Perfetto's trace points are designed to have minimal overhead when tracing is disabled while providing high throughput for data intensive tracing use cases. While exact timings will depend on your system, there is a microbenchmark which gives some ballpark figures:

Scenario Runtime on Pixel 3 XL Runtime on ThinkStation P920
TRACE_EVENT(...) (disabled) 2 ns 1 ns
TRACE_EVENT("cat", "name") 285 ns 630 ns
TRACE_EVENT("cat", "name", <lambda>) 304 ns 663 ns
TRACE_EVENT("cat", "name", "key", value) 354 ns 664 ns
DataSource::Trace(<lambda>) (disabled) 2 ns 1 ns
DataSource::Trace(<lambda>) 133 ns 58 ns

Advanced topics


Every track event is associated with a track, which specifies the timeline the event belongs to. In most cases, a track corresponds to a visual horizontal track in the Perfetto UI like this:

Track timelines shown in the Perfetto UI

Events that describe parallel sequences (e.g., separate threads) should use separate tracks, while sequential events (e.g., nested function calls) generally belong on the same track.

Perfetto supports three kinds of tracks:

Tracks can have a parent track, which is used to group related tracks together. For example, the parent of a ThreadTrack is the ProcessTrack of the process the thread belongs to. By default, tracks are grouped under the current process's ProcessTrack.

A track is identified by a uuid, which must be unique across the entire recorded trace. To minimize the chances of accidental collisions, the uuids of child tracks are combined with those of their parents, with each ProcessTrack having a random, per-process uuid.

By default, track events (e.g., TRACE_EVENT) use the ThreadTrack for the calling thread. This can be overridden, for example, to mark events that begin and end on a different thread:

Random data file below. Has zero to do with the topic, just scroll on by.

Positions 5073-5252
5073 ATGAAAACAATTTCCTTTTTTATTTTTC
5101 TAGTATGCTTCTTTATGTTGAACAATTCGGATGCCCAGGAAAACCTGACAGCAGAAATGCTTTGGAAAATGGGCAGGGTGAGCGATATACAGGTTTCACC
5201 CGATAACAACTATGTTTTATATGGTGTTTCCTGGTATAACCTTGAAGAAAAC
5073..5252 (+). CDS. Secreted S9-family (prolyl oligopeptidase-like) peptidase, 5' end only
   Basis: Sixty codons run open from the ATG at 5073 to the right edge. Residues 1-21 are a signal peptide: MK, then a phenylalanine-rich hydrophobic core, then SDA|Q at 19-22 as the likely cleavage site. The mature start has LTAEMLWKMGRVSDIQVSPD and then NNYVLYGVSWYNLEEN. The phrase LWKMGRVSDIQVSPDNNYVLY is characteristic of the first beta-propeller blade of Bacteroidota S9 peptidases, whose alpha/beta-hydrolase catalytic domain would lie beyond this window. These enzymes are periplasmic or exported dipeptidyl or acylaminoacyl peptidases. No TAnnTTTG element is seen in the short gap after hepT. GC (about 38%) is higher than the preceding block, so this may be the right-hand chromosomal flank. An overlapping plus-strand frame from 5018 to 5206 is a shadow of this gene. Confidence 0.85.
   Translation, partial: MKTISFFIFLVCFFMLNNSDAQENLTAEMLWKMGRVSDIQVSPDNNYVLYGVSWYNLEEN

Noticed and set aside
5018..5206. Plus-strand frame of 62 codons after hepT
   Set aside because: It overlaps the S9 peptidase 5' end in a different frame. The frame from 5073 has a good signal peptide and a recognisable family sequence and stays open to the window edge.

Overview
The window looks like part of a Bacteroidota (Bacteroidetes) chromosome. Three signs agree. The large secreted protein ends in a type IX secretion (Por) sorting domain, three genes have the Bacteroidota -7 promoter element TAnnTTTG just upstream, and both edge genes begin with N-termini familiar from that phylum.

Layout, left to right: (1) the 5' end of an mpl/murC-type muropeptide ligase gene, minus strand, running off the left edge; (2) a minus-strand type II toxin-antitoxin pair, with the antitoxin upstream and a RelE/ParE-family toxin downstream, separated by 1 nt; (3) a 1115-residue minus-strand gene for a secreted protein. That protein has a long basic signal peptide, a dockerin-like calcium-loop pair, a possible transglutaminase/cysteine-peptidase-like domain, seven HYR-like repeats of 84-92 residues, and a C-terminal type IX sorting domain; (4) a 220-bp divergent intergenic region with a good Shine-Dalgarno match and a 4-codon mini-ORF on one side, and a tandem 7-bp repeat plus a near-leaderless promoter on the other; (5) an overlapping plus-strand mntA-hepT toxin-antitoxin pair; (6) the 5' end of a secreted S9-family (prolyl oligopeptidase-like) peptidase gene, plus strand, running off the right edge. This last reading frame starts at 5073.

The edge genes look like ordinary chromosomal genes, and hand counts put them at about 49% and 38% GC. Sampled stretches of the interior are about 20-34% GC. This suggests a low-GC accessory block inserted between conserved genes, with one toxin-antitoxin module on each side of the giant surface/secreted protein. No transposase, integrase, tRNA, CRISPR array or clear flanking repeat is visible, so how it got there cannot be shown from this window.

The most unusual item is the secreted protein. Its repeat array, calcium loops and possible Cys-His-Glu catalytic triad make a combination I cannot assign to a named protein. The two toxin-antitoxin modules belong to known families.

void OnNewRequest(size_t request_id) { // Open a slice when the request came in. TRACE_EVENT_BEGIN("category", "HandleRequest", perfetto::Track(request_id)); // Start a thread to handle the request. std::thread worker_thread([=] { // ... produce response ... // Close the slice for the request now that we finished handling it. TRACE_EVENT_END("category", perfetto::Track(request_id)); });

Tracks can also optionally be annotated with metadata:

auto desc = track.Serialize(); desc.set_name("MyTrack"); perfetto::TrackEvent::SetTrackDescriptor(track, desc);

Threads and processes can also be named in a similar way, e.g.:

auto desc = perfetto::ProcessTrack::Current().Serialize(); desc.mutable_process()->set_process_name("MyProcess"); perfetto::TrackEvent::SetTrackDescriptor( perfetto::ProcessTrack::Current(), desc);

The metadata remains valid between tracing sessions. To free up data for a track, call EraseTrackDescriptor:



Interning can be used to avoid repeating the same constant data (e.g., event names) throughout the trace. Perfetto automatically performs interning for most strings passed to TRACE_EVENT, but it's also possible to also define your own types of interned data.

First, define an interning index for your type. It should map to a specific field of interned_data.proto and specify how the interned data is written into that message when seen for the first time.

struct MyInternedData : public perfetto::TrackEventInternedDataIndex< MyInternedData, perfetto::protos::pbzero::InternedData::kMyInternedDataFieldNumber, const char*> { static void Add(perfetto::protos::pbzero::InternedData* interned_data, size_t iid, const char* value) { auto my_data = interned_data->add_my_interned_data(); my_data->set_iid(iid); my_data->set_value(value); } };

Next, use your interned data in a trace point as shown below. The interned string will only be emitted the first time the trace point is hit (unless the trace buffer has wrapped around).

TRACE_EVENT( "category", "Event", [&](perfetto::EventContext ctx) { auto my_message = ctx.event()->set_my_message(); size_t iid = MyInternedData::Get(&ctx, "Repeated data to be interned"); my_message->set_iid(iid); });

Note that interned data is strongly typed, i.e., each class of interned data uses a separate namespace for identifiers.